Everyone is always fascinated by that apparently sudden leap forward. Steve Jobs announcing the iPhone. The team at SpaceX crying as their multi-stage reusable boosters land back to earth in one piece.
And so, most people assume that this is how progress is made, in large leaps. In reality, this couldn’t be further from the truth.
Large leaps forwards are actually years in the making. You can see Neil Armstrong land on the moon and discount away the work of 500,000 people that collaborated at NASA (and their suppliers) to make that happen in the previous ten years.
The way progress really looks like is the fixing of a small software bug, an accidental discovery on how to make something better, an insight, gleaned from years of thinking about a specific problem and trying hundreds or thousands of possible solutions.
Progress is made in iterations, taking two steps forwards and then one step back, accepting and embracing failure, and seeking to improve each and every day.
This is why we recommend that business leaders ask themselves the following question each and every morning:
How can I make things 1% better?
While 1% does not sound like a significant performance improvement, this is where the magic of compound interest come into play. Einstein called this the “eight wonder of the world” — those who understand it earn it, and those who don’t, pay it.
A 1% improvement every day for a year leads to a 37-fold level of improvement. It doesn’t matter if you are actually improving 1% a day or 1% a week; what matters is that you are always looking for opportunities to make small wins that will add up in the long term.
Forget overnight success: most entrepreneurs and accomplished individuals will tell you that their “overnight” success was actually ten years in the making. Eight of those years working in obscurity, and then everyone notices the leap forward once all the hard work has been mostly done.
The key to compounding 1% gains in organizations is to focus on things that are both urgent but will create a long-term impact, because it is impossible to compound if you focus on tasks that are only of short-term importance.
Something as menial as documenting the way a particular process is made can be counted as a 1% improvement, if you can be confident that this documentation, or a version of it, will be used and useful in five years’ time.
It’s also worth regularly taking the time to see how the organization was a few years back to notice the real tangible improvements in how things work and the results that have been achieved.
We took this approach with our own office, for instance, taking the time to invest in small but meaningful changes that compounded over time. After two years, it was barely recognizable, and visitors would be excused if they thought we had moved offices – forgetting the fact that our business address had not changed.
The key thing to realize here is that difficult things are actually on the same scale as easy things, but the actions required to accomplish the difficult things take a lot more time and a lot more repetition.
So then this forces you as a leader to define what is truly important to your organization, and then obsessively focus on these things. For instance, if you are a fast-moving startup, then having late-night working sessions and prioritizing the speed of shipping a feature may be more important than the stability and reliability of your product. Bringing more people on board may be more important than a coherent culture.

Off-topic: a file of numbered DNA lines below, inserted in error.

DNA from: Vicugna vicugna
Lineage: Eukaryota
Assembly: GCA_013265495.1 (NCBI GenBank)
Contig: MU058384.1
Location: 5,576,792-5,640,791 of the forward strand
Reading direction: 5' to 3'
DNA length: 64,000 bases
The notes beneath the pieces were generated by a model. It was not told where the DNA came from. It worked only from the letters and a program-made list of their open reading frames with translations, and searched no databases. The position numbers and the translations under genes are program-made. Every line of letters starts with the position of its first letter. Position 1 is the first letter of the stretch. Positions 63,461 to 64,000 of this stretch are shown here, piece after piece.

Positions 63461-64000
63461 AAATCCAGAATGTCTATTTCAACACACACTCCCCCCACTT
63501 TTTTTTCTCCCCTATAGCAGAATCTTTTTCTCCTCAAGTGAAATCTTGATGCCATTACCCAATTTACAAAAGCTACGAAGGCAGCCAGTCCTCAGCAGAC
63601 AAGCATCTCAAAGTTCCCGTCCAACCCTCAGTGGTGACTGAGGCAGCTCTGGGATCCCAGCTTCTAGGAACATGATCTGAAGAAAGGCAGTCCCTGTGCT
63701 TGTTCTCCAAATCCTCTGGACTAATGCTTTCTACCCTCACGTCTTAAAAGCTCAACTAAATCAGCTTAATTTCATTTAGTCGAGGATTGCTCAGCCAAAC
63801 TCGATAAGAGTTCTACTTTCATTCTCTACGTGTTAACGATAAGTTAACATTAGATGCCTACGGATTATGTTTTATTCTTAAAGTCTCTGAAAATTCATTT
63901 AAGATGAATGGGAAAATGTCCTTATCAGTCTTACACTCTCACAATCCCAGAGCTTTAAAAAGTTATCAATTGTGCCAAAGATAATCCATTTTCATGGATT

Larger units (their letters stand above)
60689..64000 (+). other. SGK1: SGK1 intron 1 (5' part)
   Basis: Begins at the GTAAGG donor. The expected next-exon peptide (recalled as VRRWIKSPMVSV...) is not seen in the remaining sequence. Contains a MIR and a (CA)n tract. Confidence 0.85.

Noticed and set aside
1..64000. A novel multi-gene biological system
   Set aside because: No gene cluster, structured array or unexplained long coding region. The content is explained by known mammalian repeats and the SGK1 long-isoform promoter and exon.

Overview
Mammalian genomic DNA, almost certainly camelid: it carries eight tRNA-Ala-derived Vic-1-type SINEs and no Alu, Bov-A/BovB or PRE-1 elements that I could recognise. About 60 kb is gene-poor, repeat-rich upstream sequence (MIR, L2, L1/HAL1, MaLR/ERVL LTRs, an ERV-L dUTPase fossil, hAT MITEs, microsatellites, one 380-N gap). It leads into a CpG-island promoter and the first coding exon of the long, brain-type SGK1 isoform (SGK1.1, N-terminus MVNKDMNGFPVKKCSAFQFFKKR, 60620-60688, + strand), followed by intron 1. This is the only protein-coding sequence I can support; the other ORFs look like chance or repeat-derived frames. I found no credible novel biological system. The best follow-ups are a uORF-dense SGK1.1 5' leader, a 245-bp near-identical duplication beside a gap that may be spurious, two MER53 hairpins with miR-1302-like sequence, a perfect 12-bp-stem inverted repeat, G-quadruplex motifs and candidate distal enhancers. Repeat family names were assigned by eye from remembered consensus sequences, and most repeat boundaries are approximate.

This is fine, as long as this is a conscious choice.
However, you cannot build a reliable product over time – something that gets exponentially better, or even an organization that gets exponentially better, – without taking the time to focus on these small 1% improvements that have long-term payoffs vs. the short-term hacks that are not optimized for the long term.
So if you build a product, and you believe that your customers value reliability, then you need to slow down and bake that into your culture, 1% at a time. This means sometimes missing shipping dates to ensure that things are done properly. When this happens, you should secretly celebrate inside, because it is a strong way to show that you care about what your organization values.
A leader that allows a shoddy product to ship to the world just to hit a deadline is only paying lip service to reliability.
We have noticed that, at times, focusing on 1% improvements feels really inconsequential. Going through your corporate website to ensure that images are well optimized, reviewing older projects to see if they make good case studies, changing our design software to something that is more collaborative, or watering the plants in our office.
By themselves, none of these actions change anything in the slightest. A slightly more optimized “About” page is not going to win us any more customers or make our team happier.
The reason we do this is because when you consider tens of thousands of these actions chained together over years, then the difference really begins to show, and there is never a particular moment that can be pinned down where you say, “that is when it happened.”
In his book Good to Great, Jim Collins noticed that everyone in the companies he studied that went from merely good to great didn’t quite realize it was happening at the time. They were just executing away on their 1%, and by the time anyone noticed, the organization was suddenly performing significantly better.
In the end, there is a choice to be made about what you believe. You either believe that things can always be done better, and you make it happen, or you believe in the status quo, and you stagnate and watch while the world improves.
This is why we water the plants in our office.